Today, I welcome fellow author C.Lee McKenzie to my website.
She’s the author of Not Guilty, a novel about a teen-age protagonist who is found guilty of an assault he didn’t do. He is sentenced to time in a juvenile detention center and learns to struggle with and survive his situation.
At the moment, Not Guilty has a 4.9 star average reviews on Amazon and that’s not bad. The ebook is available from:
You can also find it on Goodreads.
Here is an except:
That next morning, the radio alarm woke Devon, blasting news about an assault on Sugar Cove Beach yesterday afternoon. Without opening his eyes, he fumbled for the sleep button. He didn’t want to think about yesterday afternoon. He didn’t want to think about Sugar Cove. He didn’t want to think about anything. He pulled the covers over his head and fell back to sleep.
When he finally got out of bed, it was too late to shower or eat breakfast. He barely made it to class in time for first bell.
The rest of that day came special delivery from hell. Kristen still wouldn’t believe him. She’d double-checked with Briana about his car and Briana was positive. He lost his temper, said something about Briana that he shouldn’t have, and Kristen stomped away. Every time he tried to corner her at school, she dodged him. He texted her. She didn’t text back. He called her. She hung up twice, and then she stopped answering.
At dinner that night, his parents were super-pissed about the ticket and tossed around the idea of mothballing his car, his dad’s Navy vocabulary, until the end of term. His sister saved his bacon when she started in on the assault at Sugar Cove. He tuned it out, glad that his ticket wasn’t the big news anymore. He owed Mia, but he’d never cop to that.
The Tsunamis played okay the rest of the week, but without his head in the game, they weren’t the stars they’d been last Saturday. When Coach put Simon in, Devon hated to admit it, but Simon The Scowl played a better game than he did.
By Sunday afternoon, he was looking for a long vegging-out day with popcorn and a marathon of TV basketball.
His parents were at a movie and Mia was at a friend’s house. Finally, he had the TV room to himself. Except for Buddy, but all his dog needed was his spot on the couch and a rawhide bone. He never hogged the remote.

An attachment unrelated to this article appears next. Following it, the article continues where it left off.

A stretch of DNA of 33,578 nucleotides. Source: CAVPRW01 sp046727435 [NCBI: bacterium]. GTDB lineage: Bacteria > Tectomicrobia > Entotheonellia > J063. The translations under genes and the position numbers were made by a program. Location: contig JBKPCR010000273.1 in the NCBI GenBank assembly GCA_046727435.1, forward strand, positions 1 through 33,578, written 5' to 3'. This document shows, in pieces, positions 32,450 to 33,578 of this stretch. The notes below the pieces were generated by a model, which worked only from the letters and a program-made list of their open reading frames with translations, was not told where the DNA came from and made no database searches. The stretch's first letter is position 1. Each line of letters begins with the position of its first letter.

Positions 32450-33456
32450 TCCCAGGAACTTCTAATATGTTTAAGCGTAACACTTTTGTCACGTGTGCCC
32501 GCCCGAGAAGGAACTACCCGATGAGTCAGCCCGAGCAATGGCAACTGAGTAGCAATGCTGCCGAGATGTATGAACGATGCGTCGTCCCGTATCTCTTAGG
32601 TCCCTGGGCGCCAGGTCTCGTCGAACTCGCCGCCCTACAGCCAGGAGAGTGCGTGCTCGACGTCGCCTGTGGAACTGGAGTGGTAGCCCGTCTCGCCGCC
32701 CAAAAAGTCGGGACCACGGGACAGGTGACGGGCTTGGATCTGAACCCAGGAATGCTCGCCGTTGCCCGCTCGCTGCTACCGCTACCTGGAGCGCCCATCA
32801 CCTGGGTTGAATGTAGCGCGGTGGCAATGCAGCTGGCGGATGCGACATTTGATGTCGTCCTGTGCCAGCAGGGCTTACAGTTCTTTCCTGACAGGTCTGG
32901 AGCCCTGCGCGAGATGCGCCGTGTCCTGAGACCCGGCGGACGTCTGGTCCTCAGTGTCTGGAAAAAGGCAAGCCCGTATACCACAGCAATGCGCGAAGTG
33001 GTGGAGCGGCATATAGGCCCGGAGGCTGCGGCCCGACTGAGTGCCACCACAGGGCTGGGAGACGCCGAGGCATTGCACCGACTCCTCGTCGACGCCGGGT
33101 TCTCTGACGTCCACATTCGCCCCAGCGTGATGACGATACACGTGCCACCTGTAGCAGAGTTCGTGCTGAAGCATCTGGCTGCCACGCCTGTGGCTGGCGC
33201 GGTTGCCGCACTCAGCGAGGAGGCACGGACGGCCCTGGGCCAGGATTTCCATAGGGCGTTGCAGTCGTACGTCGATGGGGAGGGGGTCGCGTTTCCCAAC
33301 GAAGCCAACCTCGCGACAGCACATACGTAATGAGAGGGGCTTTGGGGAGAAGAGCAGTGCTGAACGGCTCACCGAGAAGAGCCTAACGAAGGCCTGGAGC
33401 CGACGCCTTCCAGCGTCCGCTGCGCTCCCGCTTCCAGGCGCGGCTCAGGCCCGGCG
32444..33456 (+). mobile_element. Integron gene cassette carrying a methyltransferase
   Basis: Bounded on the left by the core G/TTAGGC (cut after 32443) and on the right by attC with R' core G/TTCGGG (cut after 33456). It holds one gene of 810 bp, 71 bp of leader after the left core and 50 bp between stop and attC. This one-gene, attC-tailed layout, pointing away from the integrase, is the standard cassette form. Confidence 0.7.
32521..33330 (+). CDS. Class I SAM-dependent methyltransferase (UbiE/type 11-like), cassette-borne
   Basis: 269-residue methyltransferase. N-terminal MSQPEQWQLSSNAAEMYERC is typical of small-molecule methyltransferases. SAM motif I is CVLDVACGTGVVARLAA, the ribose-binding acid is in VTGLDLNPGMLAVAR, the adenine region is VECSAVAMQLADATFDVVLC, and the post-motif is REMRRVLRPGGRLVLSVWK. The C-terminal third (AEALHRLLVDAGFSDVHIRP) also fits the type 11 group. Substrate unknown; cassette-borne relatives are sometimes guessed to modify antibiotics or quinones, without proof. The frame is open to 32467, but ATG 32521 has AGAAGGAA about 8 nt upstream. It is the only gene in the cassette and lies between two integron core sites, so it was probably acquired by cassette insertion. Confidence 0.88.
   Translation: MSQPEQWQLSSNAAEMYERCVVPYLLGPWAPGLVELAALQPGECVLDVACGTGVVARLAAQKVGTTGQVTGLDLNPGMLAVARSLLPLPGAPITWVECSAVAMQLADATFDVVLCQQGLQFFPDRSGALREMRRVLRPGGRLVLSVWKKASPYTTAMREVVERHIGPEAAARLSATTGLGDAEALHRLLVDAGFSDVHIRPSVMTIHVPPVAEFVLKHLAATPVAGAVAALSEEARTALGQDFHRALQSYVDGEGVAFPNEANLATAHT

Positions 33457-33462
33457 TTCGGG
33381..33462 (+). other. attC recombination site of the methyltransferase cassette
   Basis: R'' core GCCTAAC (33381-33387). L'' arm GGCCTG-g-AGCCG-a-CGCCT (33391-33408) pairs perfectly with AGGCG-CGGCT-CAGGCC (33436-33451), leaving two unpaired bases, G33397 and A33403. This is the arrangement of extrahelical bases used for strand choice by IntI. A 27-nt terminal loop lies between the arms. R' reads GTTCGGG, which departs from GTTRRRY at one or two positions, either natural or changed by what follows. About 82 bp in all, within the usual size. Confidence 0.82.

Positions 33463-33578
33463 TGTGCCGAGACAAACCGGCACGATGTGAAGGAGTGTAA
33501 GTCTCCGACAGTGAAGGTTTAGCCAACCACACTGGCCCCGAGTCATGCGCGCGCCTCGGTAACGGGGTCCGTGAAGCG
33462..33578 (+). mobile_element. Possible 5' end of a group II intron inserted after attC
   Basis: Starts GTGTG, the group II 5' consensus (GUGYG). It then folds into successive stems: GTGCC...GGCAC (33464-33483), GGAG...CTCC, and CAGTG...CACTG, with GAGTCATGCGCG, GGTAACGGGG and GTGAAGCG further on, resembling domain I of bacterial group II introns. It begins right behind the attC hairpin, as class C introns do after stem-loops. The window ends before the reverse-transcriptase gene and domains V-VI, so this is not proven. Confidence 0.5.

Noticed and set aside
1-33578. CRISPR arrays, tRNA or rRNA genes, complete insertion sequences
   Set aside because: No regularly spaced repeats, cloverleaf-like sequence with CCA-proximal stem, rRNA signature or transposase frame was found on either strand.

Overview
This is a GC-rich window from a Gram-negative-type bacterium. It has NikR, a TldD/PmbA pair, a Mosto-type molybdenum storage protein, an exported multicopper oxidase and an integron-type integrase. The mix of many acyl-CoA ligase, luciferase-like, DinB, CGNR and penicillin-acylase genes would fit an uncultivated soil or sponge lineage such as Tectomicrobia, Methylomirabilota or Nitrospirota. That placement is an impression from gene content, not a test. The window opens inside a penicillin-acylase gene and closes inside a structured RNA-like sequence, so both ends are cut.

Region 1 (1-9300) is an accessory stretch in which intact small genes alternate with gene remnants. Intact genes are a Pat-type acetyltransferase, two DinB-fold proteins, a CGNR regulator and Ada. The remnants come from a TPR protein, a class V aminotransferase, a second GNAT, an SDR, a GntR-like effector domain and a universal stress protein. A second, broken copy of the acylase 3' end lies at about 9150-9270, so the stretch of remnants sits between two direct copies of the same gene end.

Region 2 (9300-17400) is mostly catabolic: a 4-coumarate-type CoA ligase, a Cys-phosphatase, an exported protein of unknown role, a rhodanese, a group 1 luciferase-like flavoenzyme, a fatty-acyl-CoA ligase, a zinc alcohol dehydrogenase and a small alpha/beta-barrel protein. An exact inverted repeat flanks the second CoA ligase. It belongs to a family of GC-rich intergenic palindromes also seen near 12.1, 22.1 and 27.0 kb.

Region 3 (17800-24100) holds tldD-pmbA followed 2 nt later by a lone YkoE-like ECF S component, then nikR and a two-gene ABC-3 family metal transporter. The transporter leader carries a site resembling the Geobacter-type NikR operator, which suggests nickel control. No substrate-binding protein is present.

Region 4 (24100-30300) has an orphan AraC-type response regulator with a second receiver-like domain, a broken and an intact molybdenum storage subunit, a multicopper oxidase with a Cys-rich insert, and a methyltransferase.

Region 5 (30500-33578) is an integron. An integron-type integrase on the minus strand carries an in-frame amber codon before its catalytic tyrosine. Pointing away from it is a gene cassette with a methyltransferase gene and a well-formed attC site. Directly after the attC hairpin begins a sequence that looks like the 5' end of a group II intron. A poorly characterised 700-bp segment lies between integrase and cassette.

He’d poured extra butter over the steamy bowl of fluffy white corn and had a handful of napkins to sop up the grease when the doorbell rang.
Buddy pranced ahead of Devon on his way down the hall. Cramming some popcorn into his mouth, Devon opened the door. Two men stood outside.
“Devon Carlyle?” The man on the porch wore a tan shirt and pants with a sheriff’s badge pinned on his jacket.
Because his mouth was still full, Devon nodded.
He recognized the man behind the sheriff as the one who’d given him the speeding ticket.
“We have a search warrant.” The sheriff held out an official-looking paper. “Are your folks home?”
He swallowed. “Uh. No.”
“Then show us your room, please.” The sheriff stepped forward.
“Your room? Which one is it?” the sheriff asked.
Buddy stayed close to his side, whining as Devon led them upstairs. He stood in the doorway, watching the two men open his desk drawers, shuffle through his closet, and search under his bed. Buddy paced, nudging Devon’s hand. He’d picked up on stress signals from his kid.
With each drawer they opened in his room, Devon flinched. He felt stripped, exposed. “What are you after? Tell me!”
The sheriff straightened from examining behind the dresser. “Anything?” he asked the deputy. The deputy shook his head.
“We’re looking for a wallet.”
Before the thought what that might mean, Devon pulled his out.
The sheriff glanced at it, shook his head. “We’d like you to come to the sheriff’s office.”
“Hold on. Before you say anything, you’re not a suspect.”